Page 1:Build A PC For Your Kid
Page 2:Picking A Platform: Comparing Intel And AMD
Page 3:Cooling On A Low-End Budget
Page 4:Memory Capacity And Data Rate
Page 5:Choosing The Right Power Supply
Page 6:The Case And Other Components
Page 7:Benchmark Results: Without Discrete Graphics
Page 8:Adding Discrete Graphics
Page 9:Benchmark Results: With Discrete Graphics
Page 10:Two Builds Call For Two Winners
Benchmark Results: With Discrete Graphics
CPU Scaling with Discrete Graphics Cards
We benchmarked 19 old and new graphics cards with the AMD A8-3850 and Intel Pentium G620, as well as the AMD A8-3850 with a similar discrete graphics card in CrossFire. We didn’t bother with the other two processors, since they're quite a bit slower and frankly don't save us much money anyway.
Even though Grand Theft Auto IV is an older game, it should scale reasonably well on multi-core processors. So, let’s see how well AMD’s four cores stand up to Intel’s two, and at which point the CPU starts to limit the discrete graphics card.
As long as graphics muscle is the limiting factor, AMD's A8-3850 and Intel's Pentium G620 perform nearly the same. This holds true with cards up to AMD's Radeon HD 6670, after which the Pentium starts pulling ahead. The difference between both platforms gets larger as the add-in card's performance increases. There's a greater than 10 percent difference by the time we're testing Nvidia's GeForce GTX 280 and GTX 550 Ti. The Intel Pentium clearly wins, in spite of its two cores, and especially in the higher-performance segment.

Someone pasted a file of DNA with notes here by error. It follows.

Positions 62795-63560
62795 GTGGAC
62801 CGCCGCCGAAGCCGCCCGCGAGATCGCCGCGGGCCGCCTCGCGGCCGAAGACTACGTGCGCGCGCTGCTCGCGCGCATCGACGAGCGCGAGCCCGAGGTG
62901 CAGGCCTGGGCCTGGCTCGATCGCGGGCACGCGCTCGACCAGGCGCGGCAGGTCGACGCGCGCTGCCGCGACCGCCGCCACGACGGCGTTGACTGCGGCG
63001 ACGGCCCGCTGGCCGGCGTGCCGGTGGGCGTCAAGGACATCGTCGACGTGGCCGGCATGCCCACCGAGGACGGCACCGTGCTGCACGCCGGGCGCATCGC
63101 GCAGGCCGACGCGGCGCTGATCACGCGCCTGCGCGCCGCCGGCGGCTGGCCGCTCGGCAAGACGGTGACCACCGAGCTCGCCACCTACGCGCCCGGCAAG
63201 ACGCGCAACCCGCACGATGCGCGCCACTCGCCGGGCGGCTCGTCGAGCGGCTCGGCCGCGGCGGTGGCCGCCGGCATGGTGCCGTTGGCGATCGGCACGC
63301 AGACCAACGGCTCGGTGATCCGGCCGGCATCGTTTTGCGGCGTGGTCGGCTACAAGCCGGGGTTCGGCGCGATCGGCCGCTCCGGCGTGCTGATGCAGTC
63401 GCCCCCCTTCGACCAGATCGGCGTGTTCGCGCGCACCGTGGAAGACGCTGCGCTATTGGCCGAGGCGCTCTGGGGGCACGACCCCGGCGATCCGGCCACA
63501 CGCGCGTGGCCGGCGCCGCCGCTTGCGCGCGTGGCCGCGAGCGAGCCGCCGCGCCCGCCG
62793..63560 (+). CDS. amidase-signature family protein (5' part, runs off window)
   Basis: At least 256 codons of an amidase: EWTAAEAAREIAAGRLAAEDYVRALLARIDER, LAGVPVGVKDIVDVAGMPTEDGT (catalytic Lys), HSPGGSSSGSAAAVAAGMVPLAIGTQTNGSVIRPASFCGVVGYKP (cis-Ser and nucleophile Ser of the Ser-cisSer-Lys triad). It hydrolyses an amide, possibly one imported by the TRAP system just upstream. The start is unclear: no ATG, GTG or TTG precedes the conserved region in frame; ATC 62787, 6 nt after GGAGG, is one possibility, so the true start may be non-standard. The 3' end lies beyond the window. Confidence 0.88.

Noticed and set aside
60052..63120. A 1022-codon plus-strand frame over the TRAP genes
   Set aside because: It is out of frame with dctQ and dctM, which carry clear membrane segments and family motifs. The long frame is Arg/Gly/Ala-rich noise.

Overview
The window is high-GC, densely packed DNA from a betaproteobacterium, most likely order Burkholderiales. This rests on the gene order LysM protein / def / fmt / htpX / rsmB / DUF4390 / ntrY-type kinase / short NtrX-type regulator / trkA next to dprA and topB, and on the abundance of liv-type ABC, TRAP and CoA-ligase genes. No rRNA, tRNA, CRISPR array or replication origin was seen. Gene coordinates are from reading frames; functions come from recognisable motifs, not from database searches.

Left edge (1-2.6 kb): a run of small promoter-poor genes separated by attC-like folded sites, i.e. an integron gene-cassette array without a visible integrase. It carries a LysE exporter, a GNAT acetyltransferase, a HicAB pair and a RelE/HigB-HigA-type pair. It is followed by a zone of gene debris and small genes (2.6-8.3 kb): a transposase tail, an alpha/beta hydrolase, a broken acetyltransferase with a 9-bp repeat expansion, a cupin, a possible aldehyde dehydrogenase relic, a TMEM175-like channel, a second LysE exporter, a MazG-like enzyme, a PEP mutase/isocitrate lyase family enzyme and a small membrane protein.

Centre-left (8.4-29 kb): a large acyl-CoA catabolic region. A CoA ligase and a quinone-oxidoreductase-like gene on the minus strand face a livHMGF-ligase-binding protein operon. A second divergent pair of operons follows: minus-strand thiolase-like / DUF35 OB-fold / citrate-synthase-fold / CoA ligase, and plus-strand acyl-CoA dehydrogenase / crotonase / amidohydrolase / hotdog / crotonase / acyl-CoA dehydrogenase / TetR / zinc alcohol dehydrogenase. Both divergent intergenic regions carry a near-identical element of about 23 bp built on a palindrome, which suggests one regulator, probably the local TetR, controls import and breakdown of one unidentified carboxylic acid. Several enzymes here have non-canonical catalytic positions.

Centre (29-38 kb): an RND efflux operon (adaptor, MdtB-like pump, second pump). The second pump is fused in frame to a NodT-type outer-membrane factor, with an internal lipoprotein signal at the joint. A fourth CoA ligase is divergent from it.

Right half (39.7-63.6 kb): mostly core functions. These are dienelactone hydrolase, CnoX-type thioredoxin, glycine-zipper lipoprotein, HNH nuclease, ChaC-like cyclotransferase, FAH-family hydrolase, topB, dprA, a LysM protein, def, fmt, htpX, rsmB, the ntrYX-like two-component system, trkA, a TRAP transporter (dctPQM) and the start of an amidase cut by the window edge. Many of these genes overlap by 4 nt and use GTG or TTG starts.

Direct Comparison of All Four Processors with One Graphics Card
Finally, we benchmark the Radeon HD 6670 using StarCraft II. We chose this card since it fits our budget well, and StarCraft II allows us to easily compare two different usage scenarios (CPU-heavy with many units on the map, and GPU-heavy with fewer units on the map).
Both Intel-based builds beat AMD's two offerings in the CPU-heavy map. The game is still playable on the A8-3850, but there is occasional, noticeable stuttering, which is reflected in the low minimum frame rates.
On the less-demanding map, AMD's A8-3850 does manage to beat Intel's Celeron G530 (but not the Pentium G620). Again, though, it loses to both Intel chips when we look at minimum frame rates.
Generally, Intel's Pentium G620 is the better solution in combination with a discrete graphics card. AMD's A8-3850 manages playable frame rates, but the difference between it and the Pentium G620 is often substantial. The delta between them is particularly noticeable in an analysis of minimum frame rates. Consequently, Intel's Pentium G620 is the clear recommendation for our more advanced build.
- Build A PC For Your Kid
- Picking A Platform: Comparing Intel And AMD
- Cooling On A Low-End Budget
- Memory Capacity And Data Rate
- Choosing The Right Power Supply
- The Case And Other Components
- Benchmark Results: Without Discrete Graphics
- Adding Discrete Graphics
- Benchmark Results: With Discrete Graphics
- Two Builds Call For Two Winners